Alexander Hamilton Papers
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From Alexander Hamilton to Oliver Wolcott, Junior, [15 June 1796]

To Oliver Wolcott, Junior

[New York, June 15, 1796]

Dr. Sir

The post of today brought me a letter from you.1 From some recent information which I have obtained here, I have scarcely a doubt that the plan of the French is—1 to take all enemy property in our Ships contrary to the Treaty2 between the two Countries 2 to seize and carry in all our vessels laden with provisions for any English Port. Among this all that they choose to think enemy property will be seized & for the residue they will promise to pay.

This state of things is extremely serious. The Government must play a skilful card or all is lost. No doubt an explanation has been asked of Mr. Adet.3 There is room enough for asking it & the result if explanatory ought in some convenient way to be made known.

Moreover the Government must immediately set in earnest about averting the storm. To this end a person must be sent in place of Monroe.4 General Pinckney,5 John Marshall, Mr. Dessaussure of St Carolina,6 Young Washington the Lawyer,7 McHenry, Secy at War, Judge Peters,8 occurs as eligible in different degrees—either of them far preferable to Monroe. It may be understood that the appoint. is permanent or temporary at Choice of the person sent. Under this idea perhaps Pinckney may be prevailed upon—perhaps Marshall it being well urged as a matter of great importance to the Country.

I mentioned to Col. Pickering an idea which has since dwelt powerfully on my mind. Mr. King9 ought not to be empowered to do any thing to prolong the Treaty beyond the two years after the war.10 This will afford the Government a strong argument. I earnestly hope this idea will prevail in the Instructions.

Yours truly

A Hamilton

PS After turning the thing over and Over in my mind I know of nothing better that you have in your power than to send Mc.Henry. He is not yet obnoxious to the French and has been understood formerly to have had some kindness towards their Revolution. His present Office would give a sort of importance to the mission. If he should incline to an absolute relinquishment his mission might be temporary & Col Pickering could carry on his Office in his absence. He is at hand & might depart immediately & I believe he would explain very well & do no foolish thing. Though unusual, perhaps it might be expedient for the President to write himself a letter to the Executive directory explaining the policy by which he has been governed and assuring of the friendship. But this would merit great consideration. Our measures however should be prompt.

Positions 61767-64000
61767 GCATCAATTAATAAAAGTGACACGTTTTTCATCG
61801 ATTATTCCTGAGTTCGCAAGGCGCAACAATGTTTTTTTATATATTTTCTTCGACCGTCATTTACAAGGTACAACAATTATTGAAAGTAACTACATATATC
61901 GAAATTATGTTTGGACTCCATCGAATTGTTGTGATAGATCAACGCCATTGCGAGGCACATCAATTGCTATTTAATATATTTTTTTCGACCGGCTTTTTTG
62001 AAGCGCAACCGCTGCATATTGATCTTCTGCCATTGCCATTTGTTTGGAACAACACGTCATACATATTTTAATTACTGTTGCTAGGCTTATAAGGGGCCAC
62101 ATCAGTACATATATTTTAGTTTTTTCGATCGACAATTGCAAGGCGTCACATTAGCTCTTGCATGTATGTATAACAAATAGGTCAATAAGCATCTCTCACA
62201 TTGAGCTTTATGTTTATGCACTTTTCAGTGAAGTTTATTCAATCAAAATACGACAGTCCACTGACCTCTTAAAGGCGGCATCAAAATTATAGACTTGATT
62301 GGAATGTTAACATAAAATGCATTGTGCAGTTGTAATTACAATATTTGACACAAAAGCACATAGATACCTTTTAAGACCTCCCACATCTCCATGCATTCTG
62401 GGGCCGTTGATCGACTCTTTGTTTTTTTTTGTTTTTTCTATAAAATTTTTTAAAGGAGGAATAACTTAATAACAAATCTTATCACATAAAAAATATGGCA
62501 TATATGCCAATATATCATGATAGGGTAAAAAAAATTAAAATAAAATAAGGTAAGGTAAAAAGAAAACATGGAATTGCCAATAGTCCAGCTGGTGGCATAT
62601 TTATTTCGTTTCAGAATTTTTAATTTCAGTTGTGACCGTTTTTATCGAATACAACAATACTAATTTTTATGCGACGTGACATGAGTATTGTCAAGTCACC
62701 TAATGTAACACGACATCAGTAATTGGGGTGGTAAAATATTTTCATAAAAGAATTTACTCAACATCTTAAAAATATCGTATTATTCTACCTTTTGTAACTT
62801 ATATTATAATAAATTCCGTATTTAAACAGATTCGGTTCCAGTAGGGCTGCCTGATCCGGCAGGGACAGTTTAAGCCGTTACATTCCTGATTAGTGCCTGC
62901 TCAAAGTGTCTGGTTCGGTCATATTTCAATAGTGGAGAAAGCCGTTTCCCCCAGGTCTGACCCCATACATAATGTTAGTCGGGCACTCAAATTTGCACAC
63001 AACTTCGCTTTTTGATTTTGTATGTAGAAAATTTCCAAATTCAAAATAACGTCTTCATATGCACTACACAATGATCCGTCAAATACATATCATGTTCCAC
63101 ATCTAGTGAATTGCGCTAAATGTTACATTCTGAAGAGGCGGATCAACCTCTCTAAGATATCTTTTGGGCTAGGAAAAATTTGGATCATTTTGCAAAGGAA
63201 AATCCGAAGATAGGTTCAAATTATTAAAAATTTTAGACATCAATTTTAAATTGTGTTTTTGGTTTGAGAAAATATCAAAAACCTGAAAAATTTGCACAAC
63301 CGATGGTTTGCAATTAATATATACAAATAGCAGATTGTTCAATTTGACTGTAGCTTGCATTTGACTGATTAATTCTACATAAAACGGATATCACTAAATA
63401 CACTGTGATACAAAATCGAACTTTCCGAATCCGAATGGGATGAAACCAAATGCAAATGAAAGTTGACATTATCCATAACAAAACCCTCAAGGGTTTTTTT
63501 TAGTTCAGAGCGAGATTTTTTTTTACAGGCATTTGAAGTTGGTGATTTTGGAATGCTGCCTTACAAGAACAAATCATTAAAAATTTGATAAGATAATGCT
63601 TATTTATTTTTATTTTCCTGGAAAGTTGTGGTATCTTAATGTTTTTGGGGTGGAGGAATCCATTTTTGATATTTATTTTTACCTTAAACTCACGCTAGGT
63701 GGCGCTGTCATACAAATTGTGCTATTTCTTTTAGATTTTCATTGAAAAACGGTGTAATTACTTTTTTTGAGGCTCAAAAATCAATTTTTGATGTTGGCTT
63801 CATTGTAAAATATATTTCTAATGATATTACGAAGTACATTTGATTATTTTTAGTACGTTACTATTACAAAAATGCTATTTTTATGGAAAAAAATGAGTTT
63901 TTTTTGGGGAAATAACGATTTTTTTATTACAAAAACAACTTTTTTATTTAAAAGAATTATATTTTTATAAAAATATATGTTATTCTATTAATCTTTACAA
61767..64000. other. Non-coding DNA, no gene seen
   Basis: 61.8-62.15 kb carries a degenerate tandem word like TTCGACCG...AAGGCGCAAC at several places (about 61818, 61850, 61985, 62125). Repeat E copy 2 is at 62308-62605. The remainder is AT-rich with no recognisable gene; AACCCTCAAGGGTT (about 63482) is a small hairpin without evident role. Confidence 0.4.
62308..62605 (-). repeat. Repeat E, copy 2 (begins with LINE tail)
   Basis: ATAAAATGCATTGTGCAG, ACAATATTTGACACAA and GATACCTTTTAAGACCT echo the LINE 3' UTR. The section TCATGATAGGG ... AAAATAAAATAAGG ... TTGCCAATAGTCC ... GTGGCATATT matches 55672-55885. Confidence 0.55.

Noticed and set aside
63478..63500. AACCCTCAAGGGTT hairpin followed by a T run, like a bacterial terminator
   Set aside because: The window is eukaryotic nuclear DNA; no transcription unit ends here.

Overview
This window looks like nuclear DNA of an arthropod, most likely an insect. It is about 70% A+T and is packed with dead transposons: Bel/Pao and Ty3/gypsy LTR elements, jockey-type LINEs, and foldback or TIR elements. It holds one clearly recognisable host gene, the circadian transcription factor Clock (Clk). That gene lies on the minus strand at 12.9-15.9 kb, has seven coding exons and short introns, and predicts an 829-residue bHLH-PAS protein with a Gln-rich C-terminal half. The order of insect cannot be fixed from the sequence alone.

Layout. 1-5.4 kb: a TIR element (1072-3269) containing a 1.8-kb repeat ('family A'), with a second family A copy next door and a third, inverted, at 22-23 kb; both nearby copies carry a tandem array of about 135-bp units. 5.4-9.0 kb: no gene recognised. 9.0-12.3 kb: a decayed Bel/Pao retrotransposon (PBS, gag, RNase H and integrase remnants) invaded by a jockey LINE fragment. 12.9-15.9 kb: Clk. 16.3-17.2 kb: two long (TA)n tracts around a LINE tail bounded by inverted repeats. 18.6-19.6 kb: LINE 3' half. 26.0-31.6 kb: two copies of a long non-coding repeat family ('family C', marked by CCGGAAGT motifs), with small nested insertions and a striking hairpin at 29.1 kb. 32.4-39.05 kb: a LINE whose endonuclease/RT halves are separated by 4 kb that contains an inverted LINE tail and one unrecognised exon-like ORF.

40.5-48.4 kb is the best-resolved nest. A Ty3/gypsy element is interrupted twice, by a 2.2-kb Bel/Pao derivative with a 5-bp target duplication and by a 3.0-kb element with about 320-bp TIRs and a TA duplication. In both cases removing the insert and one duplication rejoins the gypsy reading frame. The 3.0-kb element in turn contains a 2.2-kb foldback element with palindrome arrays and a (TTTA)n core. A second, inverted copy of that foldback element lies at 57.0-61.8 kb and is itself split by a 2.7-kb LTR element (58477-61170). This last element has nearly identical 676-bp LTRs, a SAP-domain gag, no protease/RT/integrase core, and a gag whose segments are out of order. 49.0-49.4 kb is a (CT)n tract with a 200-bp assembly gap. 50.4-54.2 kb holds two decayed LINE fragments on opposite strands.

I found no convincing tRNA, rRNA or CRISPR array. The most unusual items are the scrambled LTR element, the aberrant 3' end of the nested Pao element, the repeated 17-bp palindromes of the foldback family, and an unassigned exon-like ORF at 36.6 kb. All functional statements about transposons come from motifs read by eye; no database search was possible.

Sometimes I think of sending Pinckney who is in England11 but various uncertainties & possible delays deter me from this plan.

Remember always as a primary motive of Action that the favourable Opinion of our own Country is to be se⟨cured.⟩

A frigate or two to serve as Convoys would not be amiss. If the English had been wise they would neither have harrassed our Trade themselves nor suffered their Trade with us to be harrassed. They would see this a happy moment for conciliating us by a clever little squadron in our Ports & on our Coast. A hint might not perhaps do harm.

O Wolcott Esq

ALS, Connecticut Historical Society, Hartford; copy, Hamilton Papers, Library of Congress.

2H is referring to the Franco-American Treaty of Amity and Commerce, February 6, 1778 (Miller, Treaties, II description begins Hunter Miller, ed., Treaties and Other International Acts of the United States of America (Washington, 1931), II. description ends , 3–29).

3On June 13, 1796, Timothy Pickering had addressed a letter of protest to Pierre Auguste Adet. See Wolcott to H, June 14, 1796, note 1.

4James Monroe.

5Charles Cotesworth Pinckney of South Carolina.

6Henry William De Saussure, a Charleston lawyer and a member of the South Carolina legislature, had formerly been director of the United States Mint.

7Bushrod Washington.

8Richard Peters, United States judge for the District of Pennsylvania.

9On May 20, 1796, Rufus King was appointed to succeed Thomas Pinckney as United States Minister Plenipotentiary to Great Britain (Executive Journal, I description begins Journal of the Executive Proceedings of the Senate (Washington, 1828), I. description ends , 209).

10This is a reference to Article 28 of the Jay Treaty. For the text of that article, see “Remarks on the Treaty … between the United States and Great Britain,” July 9–11, 1795, note 72.

11Thomas Pinckney.

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